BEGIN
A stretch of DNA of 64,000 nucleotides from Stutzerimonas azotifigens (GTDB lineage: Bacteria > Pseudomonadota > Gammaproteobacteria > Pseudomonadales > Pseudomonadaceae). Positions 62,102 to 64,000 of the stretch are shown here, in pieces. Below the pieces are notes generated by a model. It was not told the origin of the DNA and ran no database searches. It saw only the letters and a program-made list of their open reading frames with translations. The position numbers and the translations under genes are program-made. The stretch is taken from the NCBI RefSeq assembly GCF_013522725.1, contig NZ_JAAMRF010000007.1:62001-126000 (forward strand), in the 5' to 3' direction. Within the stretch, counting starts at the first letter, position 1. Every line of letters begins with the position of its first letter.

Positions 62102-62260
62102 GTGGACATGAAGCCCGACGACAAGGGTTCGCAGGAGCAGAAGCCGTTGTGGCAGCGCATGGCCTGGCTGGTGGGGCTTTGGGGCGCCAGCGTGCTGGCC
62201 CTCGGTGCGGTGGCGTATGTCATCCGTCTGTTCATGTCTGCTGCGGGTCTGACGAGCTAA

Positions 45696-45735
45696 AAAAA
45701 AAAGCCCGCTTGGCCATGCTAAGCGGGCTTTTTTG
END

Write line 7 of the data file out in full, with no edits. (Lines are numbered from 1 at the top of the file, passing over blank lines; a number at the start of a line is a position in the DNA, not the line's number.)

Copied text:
45701 AAAGCCCGCTTGGCCATGCTAAGCGGGCTTTTTTG